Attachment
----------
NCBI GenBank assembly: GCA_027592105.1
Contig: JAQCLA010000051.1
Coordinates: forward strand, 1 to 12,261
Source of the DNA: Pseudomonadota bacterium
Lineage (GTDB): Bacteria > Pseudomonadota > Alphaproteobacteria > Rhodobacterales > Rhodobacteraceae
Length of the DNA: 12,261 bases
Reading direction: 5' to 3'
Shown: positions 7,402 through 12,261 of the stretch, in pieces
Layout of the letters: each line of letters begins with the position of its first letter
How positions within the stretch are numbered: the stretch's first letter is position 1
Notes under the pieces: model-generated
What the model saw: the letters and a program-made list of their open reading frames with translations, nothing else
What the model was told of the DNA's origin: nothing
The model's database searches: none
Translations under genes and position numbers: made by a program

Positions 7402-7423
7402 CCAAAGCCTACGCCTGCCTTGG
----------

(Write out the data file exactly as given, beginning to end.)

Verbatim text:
NCBI GenBank assembly: GCA_027592105.1
Contig: JAQCLA010000051.1
Coordinates: forward strand, 1 to 12,261
Source of the DNA: Pseudomonadota bacterium
Lineage (GTDB): Bacteria > Pseudomonadota > Alphaproteobacteria > Rhodobacterales > Rhodobacteraceae
Length of the DNA: 12,261 bases
Reading direction: 5' to 3'
Shown: positions 7,402 through 12,261 of the stretch, in pieces
Layout of the letters: each line of letters begins with the position of its first letter
How positions within the stretch are numbered: the stretch's first letter is position 1
Notes under the pieces: model-generated
What the model saw: the letters and a program-made list of their open reading frames with translations, nothing else
What the model was told of the DNA's origin: nothing
The model's database searches: none
Translations under genes and position numbers: made by a program

Positions 7402-7423
7402 CCAAAGCCTACGCCTGCCTTGG